Last week, Adelaide Screenwriter posted an article about one of his favorite filmmakers. Like me, her name is Anne. Like me, she is a web series creator. And like me, she struggles to deliver her stories to a larger audience. Frustrated, she posted a blog asking people what she needed to do to go viral.
The notion of virality is a growing problem in the web-community. To me, it is an insidious thing, for an artist’s work is increasingly not judged by its own merit, but by the number of YouTube views it has. This measure of worth goes against the heart and soul of the independent filmmaker, who yearns to tell great stories. Would I like to go viral? Of course I would, but if that was my only goal, I’d simply be making videos of babies farting powder, or Dog-Cam videos of Old Yeller playing in a park.
Last year, I spoke at a session on New Media. I wanted to talk about online distribution being the new frontier in filmmaking, and how those of us who were using this model were not unlike a particular group of immigrants who discovered a new technology that allowed pictures to move. They invested in little machines known as Nickelodeons, which eventually became the mega-cineplexes of today.
I heard my introduction. I was referred to as a “content creator.”
Not wanting to be rude, I kept my mouth shut and did my cheerleader best to extol the virtues of the online model. Inside, however, I was seething.
The trouble with referring to filmmakers as content creators is that the phrase devalues the work. A giggling toddler is content. A film about a fallen angel in love with a prostitute is a story. A vampire mob boss – story.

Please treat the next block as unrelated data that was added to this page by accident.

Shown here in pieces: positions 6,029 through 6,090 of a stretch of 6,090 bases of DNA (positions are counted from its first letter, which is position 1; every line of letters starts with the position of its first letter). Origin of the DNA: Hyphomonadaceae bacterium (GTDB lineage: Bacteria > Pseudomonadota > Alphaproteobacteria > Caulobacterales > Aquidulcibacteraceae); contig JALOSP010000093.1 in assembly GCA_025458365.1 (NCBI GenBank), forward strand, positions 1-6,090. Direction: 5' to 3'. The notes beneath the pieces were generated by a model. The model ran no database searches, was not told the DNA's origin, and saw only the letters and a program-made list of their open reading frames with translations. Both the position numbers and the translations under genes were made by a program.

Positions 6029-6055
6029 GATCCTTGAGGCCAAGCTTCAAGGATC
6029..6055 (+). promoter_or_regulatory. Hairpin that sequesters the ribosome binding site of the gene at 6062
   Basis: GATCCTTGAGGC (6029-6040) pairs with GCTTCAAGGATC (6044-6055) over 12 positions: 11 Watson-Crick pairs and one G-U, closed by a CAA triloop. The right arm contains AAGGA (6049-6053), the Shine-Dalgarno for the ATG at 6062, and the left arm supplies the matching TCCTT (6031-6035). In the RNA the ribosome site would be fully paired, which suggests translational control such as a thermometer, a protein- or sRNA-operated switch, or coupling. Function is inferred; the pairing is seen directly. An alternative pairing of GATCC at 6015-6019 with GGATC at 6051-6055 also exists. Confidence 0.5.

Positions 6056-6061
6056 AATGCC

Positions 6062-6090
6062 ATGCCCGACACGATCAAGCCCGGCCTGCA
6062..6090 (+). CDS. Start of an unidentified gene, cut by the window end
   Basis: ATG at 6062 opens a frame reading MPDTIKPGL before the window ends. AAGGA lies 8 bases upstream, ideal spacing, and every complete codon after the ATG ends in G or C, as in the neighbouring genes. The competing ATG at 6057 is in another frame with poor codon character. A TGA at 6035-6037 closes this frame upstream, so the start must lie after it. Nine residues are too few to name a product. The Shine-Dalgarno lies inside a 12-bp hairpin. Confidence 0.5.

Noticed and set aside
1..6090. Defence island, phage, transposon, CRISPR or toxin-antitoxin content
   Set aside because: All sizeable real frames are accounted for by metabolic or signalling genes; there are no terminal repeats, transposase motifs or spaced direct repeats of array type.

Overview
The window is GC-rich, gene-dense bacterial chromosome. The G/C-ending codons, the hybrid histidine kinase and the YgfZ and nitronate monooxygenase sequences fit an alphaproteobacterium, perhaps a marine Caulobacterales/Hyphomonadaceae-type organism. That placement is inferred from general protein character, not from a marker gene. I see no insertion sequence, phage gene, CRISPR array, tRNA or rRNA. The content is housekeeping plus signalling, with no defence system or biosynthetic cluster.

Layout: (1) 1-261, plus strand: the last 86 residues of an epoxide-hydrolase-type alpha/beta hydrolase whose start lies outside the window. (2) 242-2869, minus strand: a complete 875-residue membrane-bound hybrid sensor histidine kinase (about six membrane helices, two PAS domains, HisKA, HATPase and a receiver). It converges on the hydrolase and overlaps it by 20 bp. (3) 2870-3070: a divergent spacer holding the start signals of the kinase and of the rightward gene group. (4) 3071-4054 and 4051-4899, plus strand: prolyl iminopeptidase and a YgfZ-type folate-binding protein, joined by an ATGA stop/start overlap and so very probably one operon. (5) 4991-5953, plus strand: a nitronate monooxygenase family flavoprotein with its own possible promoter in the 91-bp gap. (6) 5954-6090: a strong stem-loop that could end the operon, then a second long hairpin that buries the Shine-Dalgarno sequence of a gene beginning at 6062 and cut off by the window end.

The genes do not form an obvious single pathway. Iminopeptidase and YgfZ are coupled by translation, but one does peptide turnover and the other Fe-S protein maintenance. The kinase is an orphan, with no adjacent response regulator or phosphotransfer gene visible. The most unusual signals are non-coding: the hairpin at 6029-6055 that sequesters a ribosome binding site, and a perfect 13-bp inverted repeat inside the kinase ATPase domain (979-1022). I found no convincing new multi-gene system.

I’m not knocking content. I see it every day. I laugh at the hilarity one can find on the web. I get an alert every time Go-Pro posts a new video, and marvel at the wing-suited men and women soaring through the sky. I see a lot of gorgeous stuff.
What I don’t always see are good stories.
And that’s the difference between a content creator and a storyteller. Story. Character. Highs and lows. Joy, anguish, solitude, reflection… character arcs. Bad Guys Closing In. The whiff of death. The triumph and the failure. The transformation of the hero, and the hero’s journey. That’s storytelling.
So please, do not sell yourself short. You are not a content creator. You are a storyteller. You are a shaman; your tribe has gathered around you, entranced, as you weave your tales in front of the fire-pit. The world around you is cloaked in darkness. You are a weaver of dreams. To be a storyteller is to wear a badge of honor. Wear yours proud.
Now, go write.
HRH, Princess Scribe